keeping the dowels in place and filling indentions with wood filler. This
insures that both side of the pattern will align with each other once the mold
Cut out the tabs and glue them in position as shown in the picture.(Fig 1 &
2) These tabs could be made as a two part pattern and allowed to be removed
later when the mold is separated or a filler piece the same size of the tab
glued underneath it making it solid through and through. I used the latter
procedure and just mill the slot in them with my milling machine after the
casting is made. This way I can control the width of the slot for different
Cut out the sprue and runners and glue them to the bottom half of the board
(the side that will go into the drag). Fig. 2. In the middle of the runner
where the pour spout will join it, drill a hole from the bottom through it and
the pattern board. Fill the bottom of the pour spout drill hole of the runner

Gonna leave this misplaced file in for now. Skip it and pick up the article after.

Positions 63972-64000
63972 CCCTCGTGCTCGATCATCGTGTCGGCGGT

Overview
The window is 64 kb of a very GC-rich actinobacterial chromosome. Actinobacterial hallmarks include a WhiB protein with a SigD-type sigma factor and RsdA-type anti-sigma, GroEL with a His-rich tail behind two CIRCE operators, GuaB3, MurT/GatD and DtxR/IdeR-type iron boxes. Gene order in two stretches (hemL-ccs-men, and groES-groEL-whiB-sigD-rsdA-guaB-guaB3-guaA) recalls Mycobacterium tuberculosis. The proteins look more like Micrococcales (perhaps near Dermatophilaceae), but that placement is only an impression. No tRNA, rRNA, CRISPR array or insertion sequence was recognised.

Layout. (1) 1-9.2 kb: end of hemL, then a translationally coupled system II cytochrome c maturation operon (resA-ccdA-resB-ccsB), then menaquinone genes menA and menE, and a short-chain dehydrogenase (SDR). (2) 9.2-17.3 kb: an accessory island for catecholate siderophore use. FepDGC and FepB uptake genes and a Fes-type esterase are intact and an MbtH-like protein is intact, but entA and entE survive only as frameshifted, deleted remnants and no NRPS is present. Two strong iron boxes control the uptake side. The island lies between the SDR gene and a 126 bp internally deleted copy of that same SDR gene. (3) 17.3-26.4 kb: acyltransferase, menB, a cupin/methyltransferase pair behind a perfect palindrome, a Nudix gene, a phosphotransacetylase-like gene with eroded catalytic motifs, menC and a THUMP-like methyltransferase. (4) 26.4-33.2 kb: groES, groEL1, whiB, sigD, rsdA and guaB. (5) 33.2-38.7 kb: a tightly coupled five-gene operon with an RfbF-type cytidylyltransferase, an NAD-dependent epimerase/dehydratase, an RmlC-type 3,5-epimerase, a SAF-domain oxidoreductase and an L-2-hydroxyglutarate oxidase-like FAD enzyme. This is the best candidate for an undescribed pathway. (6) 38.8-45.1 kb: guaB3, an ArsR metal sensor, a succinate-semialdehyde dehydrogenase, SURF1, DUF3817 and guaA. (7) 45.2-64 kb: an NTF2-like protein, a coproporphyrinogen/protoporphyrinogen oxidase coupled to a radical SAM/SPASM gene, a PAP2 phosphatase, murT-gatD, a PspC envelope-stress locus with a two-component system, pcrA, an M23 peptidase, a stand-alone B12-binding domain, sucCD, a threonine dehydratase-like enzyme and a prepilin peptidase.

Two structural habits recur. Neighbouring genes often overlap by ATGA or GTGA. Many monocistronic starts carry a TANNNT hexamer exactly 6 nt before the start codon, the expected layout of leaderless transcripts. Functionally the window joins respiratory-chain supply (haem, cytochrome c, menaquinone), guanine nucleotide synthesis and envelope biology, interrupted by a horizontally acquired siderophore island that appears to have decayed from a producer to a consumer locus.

with wood filler and smooth off. This leaves a centered hole in the other side
of the board to put a pour spout with a dowel the size of the drilled hole .
See picture Fig. 1 & 3. Use wood filler to fill all gaps between runner and
sprue and make sure you give them plenty of draft for easy removal. This seems
a little tedious but you will see the rewards later. Sand and seal with 2 coats
sanding sealer and use glossy paint to finish both sides of the pattern.
Fig.4 Pour spout with centered dowel
Place the cope (top half) of the flask upside down and put the pattern board
over it with the hole for the pouring spout pointing into the cope (top). Add
the drag and start ramming the drag (bottom half) of the flask, place bottom
board on and turn flask over.
Insert a ½ - 1 inch dowel (Fig. 4) with a smaller centered dowel the same
size of the hole into the bottom board and ram it up and scrape off top. Jiggle
the pour spout dowel and remove it and use a spoon to form a small funnel to
aid in pouring the aluminum.
Rap the pattern by hitting the pattern board on each end and sides before
removing the cope and drag.
Notice how the runners and sprue are preformed and require little if any
slicking, etc. Close and pour.
I know many questions will arise about this article and I will try to answer
them as quickly and thoroughly as I can as far as my ability permits My e-mail